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V11-29

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In order to find out the effect of computer gaming on 'cognitive flexibility' – ability to switch between tasks – researchers recruited two groups having equal number of volunteers. One group played a real-time strategy game, which requires frequent decision making and high level of organising skills, while the other a life-simulation game, which does not require much memory or many tactics. The two groups played their respective games for at least forty hours over six weeks. Each of the following may be important to know before arriving at a conclusion regarding the influence of playing computer games on cognitive flexibility except:

A. Whether the volunteers already knew the rules of the games before the experiment?
B. How many participants in each group have been playing strategy games before the experiment?
C. How was the performance of the participants on cognitive flexibility tests before the experiment?
D. How was the food habits and sleeping habits of the participants during the experiment?
E. What was the ratio of male to female in each group?
[Reveal] Spoiler: OA

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New post 04 Jan 2016, 11:02
Official Solution:

In order to find out the effect of computer gaming on 'cognitive flexibility' – ability to switch between tasks – researchers recruited two groups having equal number of volunteers. One group played a real-time strategy game, which requires frequent decision making and high level of organising skills, while the other a life-simulation game, which does not require much memory or many tactics. The two groups played their respective games for at least forty hours over six weeks. Each of the following may be important to know before arriving at a conclusion regarding the influence of playing computer games on cognitive flexibility except:

A. Whether the volunteers already knew the rules of the games before the experiment?
B. How many participants in each group have been playing strategy games before the experiment?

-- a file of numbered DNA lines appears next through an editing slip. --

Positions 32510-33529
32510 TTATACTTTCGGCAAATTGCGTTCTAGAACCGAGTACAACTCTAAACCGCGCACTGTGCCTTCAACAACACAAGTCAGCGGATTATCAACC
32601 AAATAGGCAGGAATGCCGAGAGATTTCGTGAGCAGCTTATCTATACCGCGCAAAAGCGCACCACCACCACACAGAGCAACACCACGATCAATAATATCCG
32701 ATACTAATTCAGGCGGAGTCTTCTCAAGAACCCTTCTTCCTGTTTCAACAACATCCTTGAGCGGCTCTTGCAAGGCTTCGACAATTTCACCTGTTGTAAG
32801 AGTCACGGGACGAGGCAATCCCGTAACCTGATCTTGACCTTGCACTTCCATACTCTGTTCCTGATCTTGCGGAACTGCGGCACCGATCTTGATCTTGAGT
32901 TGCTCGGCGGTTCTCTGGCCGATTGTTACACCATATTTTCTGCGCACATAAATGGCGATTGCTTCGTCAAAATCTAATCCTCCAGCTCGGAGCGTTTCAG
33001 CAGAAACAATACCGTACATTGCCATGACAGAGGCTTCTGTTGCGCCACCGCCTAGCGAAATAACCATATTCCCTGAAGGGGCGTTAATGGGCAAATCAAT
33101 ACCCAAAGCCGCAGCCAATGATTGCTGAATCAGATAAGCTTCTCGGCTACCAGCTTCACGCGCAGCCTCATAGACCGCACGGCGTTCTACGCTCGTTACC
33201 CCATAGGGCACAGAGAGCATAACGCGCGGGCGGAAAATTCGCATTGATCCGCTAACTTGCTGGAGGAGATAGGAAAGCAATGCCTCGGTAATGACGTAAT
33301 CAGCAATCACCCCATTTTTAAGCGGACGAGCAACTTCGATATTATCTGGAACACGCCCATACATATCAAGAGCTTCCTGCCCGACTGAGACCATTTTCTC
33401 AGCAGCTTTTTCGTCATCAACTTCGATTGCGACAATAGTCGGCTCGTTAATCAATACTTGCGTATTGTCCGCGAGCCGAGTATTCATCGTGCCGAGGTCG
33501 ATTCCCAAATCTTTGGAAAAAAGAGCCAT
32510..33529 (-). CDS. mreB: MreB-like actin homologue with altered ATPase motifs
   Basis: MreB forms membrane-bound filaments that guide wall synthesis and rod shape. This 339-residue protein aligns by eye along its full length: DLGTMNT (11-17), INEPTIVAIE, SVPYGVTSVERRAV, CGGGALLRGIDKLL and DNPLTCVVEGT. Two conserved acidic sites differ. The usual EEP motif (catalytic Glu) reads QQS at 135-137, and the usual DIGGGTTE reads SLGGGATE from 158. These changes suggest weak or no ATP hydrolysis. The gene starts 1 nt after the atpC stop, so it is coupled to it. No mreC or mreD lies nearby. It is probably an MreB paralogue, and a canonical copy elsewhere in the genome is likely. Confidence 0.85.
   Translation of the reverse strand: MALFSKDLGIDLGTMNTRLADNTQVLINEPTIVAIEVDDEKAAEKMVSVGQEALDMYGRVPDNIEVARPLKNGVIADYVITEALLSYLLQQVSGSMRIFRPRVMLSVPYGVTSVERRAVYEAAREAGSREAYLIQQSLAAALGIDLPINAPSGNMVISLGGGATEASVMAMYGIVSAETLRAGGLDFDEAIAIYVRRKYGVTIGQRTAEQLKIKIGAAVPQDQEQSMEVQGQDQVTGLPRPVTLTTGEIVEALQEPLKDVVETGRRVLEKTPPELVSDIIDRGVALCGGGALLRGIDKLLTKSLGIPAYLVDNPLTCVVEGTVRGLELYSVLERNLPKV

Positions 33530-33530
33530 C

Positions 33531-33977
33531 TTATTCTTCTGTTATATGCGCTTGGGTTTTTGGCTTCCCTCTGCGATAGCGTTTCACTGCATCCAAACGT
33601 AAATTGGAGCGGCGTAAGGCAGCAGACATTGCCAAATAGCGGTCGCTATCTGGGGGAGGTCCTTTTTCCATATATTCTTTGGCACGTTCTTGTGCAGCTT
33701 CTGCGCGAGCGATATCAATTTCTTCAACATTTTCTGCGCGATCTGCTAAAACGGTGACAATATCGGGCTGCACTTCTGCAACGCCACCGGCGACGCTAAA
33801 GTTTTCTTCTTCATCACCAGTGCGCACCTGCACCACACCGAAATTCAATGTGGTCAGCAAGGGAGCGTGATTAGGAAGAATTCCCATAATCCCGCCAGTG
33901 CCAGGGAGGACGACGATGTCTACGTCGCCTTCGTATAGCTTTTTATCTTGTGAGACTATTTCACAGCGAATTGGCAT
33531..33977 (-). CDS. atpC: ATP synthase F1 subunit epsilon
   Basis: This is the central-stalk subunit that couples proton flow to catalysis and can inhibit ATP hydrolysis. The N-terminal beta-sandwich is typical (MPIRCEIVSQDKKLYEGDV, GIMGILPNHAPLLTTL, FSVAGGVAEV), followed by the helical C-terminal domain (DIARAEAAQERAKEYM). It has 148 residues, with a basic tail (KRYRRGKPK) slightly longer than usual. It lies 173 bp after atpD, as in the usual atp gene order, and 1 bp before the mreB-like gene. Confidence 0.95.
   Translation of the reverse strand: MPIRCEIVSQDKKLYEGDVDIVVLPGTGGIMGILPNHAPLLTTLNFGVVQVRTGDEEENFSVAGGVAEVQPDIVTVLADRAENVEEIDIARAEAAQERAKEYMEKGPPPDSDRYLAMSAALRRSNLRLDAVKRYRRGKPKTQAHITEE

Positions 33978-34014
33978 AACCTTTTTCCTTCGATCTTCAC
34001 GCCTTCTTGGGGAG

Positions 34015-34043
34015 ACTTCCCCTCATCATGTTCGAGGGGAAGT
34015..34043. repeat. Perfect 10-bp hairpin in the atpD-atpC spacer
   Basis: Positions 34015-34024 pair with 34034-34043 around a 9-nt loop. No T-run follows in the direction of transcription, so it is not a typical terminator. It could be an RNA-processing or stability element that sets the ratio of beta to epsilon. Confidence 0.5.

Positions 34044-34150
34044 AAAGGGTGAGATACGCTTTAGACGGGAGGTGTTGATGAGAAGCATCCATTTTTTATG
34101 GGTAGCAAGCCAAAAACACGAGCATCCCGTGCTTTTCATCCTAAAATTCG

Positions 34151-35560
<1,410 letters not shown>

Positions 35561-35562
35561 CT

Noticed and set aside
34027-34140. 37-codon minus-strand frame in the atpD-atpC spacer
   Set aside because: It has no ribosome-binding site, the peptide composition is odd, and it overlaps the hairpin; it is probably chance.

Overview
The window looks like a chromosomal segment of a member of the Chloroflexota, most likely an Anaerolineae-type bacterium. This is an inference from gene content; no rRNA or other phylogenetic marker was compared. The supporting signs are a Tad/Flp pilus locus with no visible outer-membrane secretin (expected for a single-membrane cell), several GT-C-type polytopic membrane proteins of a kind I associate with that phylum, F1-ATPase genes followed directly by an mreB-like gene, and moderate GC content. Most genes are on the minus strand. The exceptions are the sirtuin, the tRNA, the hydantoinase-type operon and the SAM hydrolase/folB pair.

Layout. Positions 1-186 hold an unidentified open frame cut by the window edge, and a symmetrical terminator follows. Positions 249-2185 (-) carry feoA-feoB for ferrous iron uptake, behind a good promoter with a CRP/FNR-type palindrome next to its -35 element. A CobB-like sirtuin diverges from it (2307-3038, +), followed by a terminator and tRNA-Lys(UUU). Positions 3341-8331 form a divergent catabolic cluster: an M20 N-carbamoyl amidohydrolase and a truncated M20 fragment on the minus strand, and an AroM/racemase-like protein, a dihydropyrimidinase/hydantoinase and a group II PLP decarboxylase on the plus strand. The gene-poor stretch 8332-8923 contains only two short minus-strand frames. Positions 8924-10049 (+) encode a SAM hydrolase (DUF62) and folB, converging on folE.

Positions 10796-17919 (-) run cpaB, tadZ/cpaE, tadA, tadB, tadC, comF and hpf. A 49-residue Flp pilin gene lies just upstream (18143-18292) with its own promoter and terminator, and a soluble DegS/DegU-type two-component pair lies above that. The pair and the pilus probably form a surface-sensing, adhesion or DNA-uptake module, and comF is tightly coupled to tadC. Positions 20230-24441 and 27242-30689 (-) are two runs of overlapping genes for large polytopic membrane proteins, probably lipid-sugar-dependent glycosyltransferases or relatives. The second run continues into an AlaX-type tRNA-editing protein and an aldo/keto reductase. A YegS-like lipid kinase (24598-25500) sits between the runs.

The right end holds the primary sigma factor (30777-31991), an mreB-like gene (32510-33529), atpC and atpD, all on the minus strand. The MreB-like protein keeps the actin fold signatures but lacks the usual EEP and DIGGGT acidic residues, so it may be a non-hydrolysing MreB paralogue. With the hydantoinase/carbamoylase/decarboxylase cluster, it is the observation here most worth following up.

C. How was the performance of the participants on cognitive flexibility tests before the experiment?
D. How was the food habits and sleeping habits of the participants during the experiment?
E. What was the ratio of male to female in each group?


(A) Correct. The result of the experiment does not depend on whether the volunteers knew the rules beforehand.

(B) If players in the life simulation game group have already been playing strategy games, then the experiment would not generate proper result. It may so happen that both the groups perform equally well in the cognitive flexibility tests (because their cognitive ability improved because of playing strategy games, either before the experiment or during the experiment) and thus would not reveal the differential effect of playing the different types of games.

(C) It is important to know whether the groups performed equally before the test or one group was already better than the other before playing the games.

(D) It is important to establish whether sleeping habits and food habits, rather than playing the games, influenced the result of the cognitive flexibility test.

(E) It is important to establish whether gender bias, rather than playing the games, influenced the result of the cognitive flexibility test. It may so happen that one gender naturally performs better than the other in cognitive flexibility test.


Answer: A
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New post 24 Jun 2016, 01:42
In the explanation of the answer C you say "whether the groups performed equally before the test or one group was already better than the other", but it doesn't say anything about it. Is says about HOW was the performance measured. Though it is still important, since you have to compare the level before the experiment with results, measured by the same method, but after the experiment.

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New post 29 Jun 2016, 15:57
manlog wrote:
In the explanation of the answer C you say "whether the groups performed equally before the test or one group was already better than the other", but it doesn't say anything about it. Is says about HOW was the performance measured. Though it is still important, since you have to compare the level before the experiment with results, measured by the same method, but after the experiment.


Of course. Per your reasoning knowing the performance before is one important thing. Knowing the performance after is another. The question asks which is NOT important to meausure. As it is ONE OF THE THINGS that "may be" important ( though you would require another important parameter, i.e. the performance after) it cannot be the right answer - i.e. it cannot be an unimportant thing too measure.

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New post 30 Jun 2016, 05:02
sayantanc2k wrote:
manlog wrote:
In the explanation of the answer C you say "whether the groups performed equally before the test or one group was already better than the other", but it doesn't say anything about it. Is says about HOW was the performance measured. Though it is still important, since you have to compare the level before the experiment with results, measured by the same method, but after the experiment.